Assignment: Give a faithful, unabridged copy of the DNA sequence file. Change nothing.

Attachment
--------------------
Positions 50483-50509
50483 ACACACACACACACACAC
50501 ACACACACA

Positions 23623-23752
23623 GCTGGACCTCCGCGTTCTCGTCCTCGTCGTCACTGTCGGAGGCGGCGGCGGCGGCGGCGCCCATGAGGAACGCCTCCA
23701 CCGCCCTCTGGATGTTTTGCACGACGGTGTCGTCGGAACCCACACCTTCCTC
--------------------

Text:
Positions 50483-50509
50483 ACACACACACACACACAC
50501 ACACACACA

Positions 23623-23752
23623 GCTGGACCTCCGCGTTCTCGTCCTCGTCGTCACTGTCGGAGGCGGCGGCGGCGGCGGCGCCCATGAGGAACGCCTCCA
23701 CCGCCCTCTGGATGTTTTGCACGACGGTGTCGTCGGAACCCACACCTTCCTC